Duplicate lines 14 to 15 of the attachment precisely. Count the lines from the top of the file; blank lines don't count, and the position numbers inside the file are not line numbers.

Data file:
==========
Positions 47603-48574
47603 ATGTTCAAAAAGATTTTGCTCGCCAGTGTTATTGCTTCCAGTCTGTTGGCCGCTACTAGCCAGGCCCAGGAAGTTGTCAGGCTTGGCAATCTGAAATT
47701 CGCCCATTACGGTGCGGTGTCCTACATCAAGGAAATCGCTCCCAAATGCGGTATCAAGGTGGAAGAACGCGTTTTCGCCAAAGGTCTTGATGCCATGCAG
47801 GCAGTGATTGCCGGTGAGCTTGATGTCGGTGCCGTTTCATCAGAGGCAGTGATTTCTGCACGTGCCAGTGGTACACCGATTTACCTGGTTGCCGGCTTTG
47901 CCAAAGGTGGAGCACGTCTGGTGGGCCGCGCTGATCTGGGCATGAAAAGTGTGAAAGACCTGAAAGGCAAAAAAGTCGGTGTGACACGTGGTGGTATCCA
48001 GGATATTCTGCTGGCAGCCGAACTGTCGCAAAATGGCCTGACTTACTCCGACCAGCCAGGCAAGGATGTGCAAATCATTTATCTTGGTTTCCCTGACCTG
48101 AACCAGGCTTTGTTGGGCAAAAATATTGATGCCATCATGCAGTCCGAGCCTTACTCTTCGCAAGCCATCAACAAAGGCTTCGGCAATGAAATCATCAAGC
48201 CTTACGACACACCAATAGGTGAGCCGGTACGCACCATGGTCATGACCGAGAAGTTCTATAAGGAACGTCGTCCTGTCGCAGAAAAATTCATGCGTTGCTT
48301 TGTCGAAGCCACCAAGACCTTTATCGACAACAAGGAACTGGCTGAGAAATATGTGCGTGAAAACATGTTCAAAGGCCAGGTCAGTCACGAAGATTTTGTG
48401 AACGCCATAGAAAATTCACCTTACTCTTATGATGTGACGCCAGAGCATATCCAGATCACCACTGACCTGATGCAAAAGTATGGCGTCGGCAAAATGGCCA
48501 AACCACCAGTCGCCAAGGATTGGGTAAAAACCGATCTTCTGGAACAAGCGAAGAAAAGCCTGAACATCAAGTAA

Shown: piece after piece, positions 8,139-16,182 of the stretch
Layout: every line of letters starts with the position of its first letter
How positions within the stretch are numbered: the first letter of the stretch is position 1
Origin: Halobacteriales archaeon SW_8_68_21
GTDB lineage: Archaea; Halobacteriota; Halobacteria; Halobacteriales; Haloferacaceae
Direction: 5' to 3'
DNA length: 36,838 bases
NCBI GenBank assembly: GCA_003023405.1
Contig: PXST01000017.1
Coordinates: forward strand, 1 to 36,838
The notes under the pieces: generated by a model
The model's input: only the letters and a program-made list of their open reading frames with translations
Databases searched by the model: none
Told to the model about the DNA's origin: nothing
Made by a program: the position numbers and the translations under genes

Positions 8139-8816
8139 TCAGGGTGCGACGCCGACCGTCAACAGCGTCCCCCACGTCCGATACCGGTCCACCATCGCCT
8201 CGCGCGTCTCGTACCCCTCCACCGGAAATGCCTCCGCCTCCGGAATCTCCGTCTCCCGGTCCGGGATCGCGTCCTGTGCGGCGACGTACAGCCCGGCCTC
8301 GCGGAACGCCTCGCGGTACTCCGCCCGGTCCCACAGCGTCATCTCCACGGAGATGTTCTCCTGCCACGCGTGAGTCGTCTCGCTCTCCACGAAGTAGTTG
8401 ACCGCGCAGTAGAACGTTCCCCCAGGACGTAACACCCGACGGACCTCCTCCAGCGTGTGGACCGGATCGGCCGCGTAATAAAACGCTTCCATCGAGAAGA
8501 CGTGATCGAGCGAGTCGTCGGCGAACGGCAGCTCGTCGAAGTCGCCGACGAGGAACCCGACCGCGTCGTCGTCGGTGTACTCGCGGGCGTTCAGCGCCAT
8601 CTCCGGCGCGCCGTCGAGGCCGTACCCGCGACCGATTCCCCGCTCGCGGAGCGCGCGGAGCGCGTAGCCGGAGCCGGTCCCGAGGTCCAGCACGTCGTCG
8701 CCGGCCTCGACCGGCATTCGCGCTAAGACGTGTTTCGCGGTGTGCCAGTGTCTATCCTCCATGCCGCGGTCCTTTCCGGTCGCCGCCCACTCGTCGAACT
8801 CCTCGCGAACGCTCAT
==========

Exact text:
How positions within the stretch are numbered: the first letter of the stretch is position 1
Origin: Halobacteriales archaeon SW_8_68_21